Observe your kids mental health right now, experts say. The National Suicide Prevention Lifeline #Be 1 campaign shares steps a person can do to prevent suicide.
Most of our kids have been navigating the new, challenging standard for almost a year, like social isolation, intensely depressed parents, and the consequences of financial uncertainty.
While Covid-19 has primarily spared children's physical health, studies have shown that it has taken a toll on their mental health, correlated with a rise in behaviors linked to suicide, experts claim.
As of 2018, before the pandemic hit, suicide was the second leading cause of death among kids and teenagers aged 10 to 19 in the United States. A new pre-publication, peer-reviewed study in the journal Pediatrics found some increases, while suicide attempts and ideation were not consistently more severe in 2020.
"Months with significantly higher rates of suicide-related behaviors appear to correspond to times when COVID-related stressors and community responses were heightened, indicating that youth experienced elevated distress during these periods."
Julie Williamson, associate professor of anesthesiology and pediatrics at Emory University in Atlanta, said: "One of the ways to prevent pediatric suicide attempts is to keep your medications locked away."
Parents should invest in a lockbox, Williamson said, not just for potentially lethal prescription drugs. She said "For adolescents, suicide is often extremely impulsive and not pre-planned, so even small barriers can keep catastrophes from happening." She also added, "Attain a lockbox for even non-prescription drugs such as Tylenol. That will help protect against accidental overdose, as well. For younger children, it can discourage them from swallowing the pill unintentionally."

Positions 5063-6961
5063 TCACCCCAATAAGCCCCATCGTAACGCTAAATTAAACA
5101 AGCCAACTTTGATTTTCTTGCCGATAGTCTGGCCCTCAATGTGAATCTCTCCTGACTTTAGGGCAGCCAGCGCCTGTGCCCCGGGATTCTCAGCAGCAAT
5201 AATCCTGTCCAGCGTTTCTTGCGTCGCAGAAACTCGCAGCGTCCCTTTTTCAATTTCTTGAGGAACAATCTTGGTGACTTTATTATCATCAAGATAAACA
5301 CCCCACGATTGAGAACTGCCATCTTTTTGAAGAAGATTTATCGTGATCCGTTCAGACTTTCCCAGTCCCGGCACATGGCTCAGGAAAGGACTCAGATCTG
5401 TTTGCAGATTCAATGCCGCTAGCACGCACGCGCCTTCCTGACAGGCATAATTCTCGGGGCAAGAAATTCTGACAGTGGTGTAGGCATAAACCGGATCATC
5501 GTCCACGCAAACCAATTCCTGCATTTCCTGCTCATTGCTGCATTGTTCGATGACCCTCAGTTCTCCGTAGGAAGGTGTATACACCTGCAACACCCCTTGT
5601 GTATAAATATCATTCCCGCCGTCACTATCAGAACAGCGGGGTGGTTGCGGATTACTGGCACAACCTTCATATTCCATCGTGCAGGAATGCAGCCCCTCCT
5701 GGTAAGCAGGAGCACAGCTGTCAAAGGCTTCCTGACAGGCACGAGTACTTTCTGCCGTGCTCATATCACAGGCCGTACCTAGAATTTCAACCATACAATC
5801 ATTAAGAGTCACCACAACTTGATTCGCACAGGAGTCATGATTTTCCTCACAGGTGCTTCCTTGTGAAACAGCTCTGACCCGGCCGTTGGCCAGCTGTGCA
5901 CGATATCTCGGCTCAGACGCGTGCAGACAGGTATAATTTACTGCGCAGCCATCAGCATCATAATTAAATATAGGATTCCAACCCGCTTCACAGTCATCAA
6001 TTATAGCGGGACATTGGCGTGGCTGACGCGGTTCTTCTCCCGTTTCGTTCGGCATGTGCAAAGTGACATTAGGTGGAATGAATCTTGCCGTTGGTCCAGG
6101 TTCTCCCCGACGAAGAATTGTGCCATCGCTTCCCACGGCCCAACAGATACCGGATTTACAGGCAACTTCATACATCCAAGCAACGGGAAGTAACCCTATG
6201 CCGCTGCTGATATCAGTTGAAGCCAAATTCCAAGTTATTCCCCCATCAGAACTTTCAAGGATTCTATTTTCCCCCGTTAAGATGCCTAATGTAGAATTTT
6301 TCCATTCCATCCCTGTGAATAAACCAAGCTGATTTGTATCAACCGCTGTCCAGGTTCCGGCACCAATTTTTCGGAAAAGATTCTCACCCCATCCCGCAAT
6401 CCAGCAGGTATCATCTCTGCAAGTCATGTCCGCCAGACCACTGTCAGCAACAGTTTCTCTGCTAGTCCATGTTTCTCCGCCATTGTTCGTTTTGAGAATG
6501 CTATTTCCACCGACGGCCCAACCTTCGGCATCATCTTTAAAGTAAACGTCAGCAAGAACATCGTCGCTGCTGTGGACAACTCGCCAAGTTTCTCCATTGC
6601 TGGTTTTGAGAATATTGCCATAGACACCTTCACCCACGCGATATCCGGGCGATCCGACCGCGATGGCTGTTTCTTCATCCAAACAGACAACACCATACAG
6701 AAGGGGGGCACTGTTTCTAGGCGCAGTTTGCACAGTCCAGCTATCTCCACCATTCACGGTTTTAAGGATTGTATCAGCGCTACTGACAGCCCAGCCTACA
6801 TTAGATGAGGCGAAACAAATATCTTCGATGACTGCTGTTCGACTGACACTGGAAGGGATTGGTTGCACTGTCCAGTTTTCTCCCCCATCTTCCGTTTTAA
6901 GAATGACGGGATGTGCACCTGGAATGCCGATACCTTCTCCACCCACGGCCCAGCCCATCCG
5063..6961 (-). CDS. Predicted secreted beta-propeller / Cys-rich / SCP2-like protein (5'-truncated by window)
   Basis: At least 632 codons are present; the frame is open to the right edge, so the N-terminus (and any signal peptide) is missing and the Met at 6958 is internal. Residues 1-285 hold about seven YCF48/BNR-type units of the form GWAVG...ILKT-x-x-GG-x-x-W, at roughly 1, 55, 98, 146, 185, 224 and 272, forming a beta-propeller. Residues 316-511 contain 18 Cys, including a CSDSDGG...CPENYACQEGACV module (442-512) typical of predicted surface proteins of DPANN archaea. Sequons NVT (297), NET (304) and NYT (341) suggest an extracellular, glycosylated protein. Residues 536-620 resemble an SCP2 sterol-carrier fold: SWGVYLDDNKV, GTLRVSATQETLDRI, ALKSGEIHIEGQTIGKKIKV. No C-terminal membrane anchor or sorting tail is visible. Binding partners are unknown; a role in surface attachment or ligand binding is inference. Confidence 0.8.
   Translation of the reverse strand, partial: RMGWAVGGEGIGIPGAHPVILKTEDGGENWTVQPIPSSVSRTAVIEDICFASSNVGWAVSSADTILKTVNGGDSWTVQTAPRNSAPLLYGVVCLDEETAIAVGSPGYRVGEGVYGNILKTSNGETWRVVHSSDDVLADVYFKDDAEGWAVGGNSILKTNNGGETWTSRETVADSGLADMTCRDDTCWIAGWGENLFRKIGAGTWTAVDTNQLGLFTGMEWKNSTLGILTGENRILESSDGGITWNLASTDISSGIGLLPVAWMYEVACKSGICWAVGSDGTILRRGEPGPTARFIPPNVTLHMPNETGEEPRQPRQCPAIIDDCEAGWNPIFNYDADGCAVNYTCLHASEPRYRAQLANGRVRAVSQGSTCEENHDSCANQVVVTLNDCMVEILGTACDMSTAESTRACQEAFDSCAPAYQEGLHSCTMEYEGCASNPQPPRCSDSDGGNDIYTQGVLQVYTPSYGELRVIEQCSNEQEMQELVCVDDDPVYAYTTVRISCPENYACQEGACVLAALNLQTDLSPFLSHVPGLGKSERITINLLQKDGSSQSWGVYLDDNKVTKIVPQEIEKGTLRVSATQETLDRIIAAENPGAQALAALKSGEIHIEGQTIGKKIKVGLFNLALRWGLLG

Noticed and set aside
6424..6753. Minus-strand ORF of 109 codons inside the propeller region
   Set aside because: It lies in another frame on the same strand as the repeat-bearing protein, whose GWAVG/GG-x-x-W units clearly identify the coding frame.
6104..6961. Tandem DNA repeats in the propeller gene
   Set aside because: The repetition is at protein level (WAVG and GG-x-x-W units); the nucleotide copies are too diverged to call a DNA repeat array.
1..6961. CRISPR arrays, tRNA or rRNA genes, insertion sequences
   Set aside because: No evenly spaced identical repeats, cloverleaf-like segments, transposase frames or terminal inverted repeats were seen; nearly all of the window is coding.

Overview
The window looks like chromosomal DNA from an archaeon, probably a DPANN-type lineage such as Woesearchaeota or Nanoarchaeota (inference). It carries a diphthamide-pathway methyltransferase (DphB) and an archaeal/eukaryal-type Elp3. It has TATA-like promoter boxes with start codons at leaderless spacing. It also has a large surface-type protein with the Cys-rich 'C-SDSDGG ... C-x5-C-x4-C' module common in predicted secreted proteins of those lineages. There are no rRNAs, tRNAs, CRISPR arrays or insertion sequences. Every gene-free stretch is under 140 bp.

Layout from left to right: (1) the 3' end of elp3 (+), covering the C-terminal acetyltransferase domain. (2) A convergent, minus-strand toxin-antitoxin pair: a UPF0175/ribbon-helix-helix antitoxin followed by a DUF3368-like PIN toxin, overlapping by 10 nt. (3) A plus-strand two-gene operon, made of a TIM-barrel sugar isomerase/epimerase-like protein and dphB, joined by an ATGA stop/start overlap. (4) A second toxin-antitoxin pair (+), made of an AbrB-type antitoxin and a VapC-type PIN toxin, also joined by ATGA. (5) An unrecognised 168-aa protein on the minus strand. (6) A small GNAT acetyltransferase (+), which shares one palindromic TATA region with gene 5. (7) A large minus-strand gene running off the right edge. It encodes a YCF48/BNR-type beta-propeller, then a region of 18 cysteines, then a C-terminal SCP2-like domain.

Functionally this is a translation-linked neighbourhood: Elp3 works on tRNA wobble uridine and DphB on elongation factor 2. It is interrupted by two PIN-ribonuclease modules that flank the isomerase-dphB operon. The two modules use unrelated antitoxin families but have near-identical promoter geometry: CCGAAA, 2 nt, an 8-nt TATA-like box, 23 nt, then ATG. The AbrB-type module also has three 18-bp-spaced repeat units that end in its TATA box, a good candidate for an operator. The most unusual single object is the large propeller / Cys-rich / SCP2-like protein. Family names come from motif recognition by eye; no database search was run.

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Kid's Mental Health Hotlines
Amidst an ongoing public health epidemic, we still have an incredible opportunity to come together to deepen the awareness of mental health within our families and our communities.
Everyone is encouraged to connect with their friends and loved ones in an open, frank conversation, display compassion and kindness, and practice self-care by exercising, meditating, and reading the news in calculated doses. And reach out to those who may be lonely and need additional assistance. Below are hotline numbers for faster service.
1. Dating Abuse and Domestic Violence or loveisrespect: 1-866-331-9474
They focus on young adult relationships and hope to end dating abuse and offer 24/7 help.
2. Depression and Suicide Prevention Lifeline: 1-800-273-8255 and The Trevor Project: 866-488-7386
The Trevor Project provided 24/7 support to the LGBTQ young adult community. There are also specific suicide hotlines according to the area.
3. General Crisis Text Line: Text SUPPORT to 741-741
The Crisis Text Line extends 24/7 help to everyone. Their goal is to help everyone move from a hot moment to a cool one, guiding each to create a plan to stay safe and healthy.
4. National Eating Disorder Association Hotline: 1-800-931-2237
NEDA offers help Monday through Thursday, from 9 a.m. - 9 p.m. and Friday from 9 a.m. - 5 p.m. (EST) to a variety of eating disorders and hopes to "envision a world without eating disorders."
5. National Alliance on Mental Illness: 1-800-950-6264
NAMI provides treatment options and programs. They wish to "raise awareness and provide support and education that was not previously available to those in need." The NAMI hotline is available every Monday through Friday, from 10 a.m. - 6 p.m.
6. Sexual Assault like Rape, Abuse and Incest National Network: 1-800-656-4673
RAINN is the largest 24/7 anti-sexual violence organization in the world. In addition to seeking ways to avoid sexual violence, their mission is to provide victims with options and programs.
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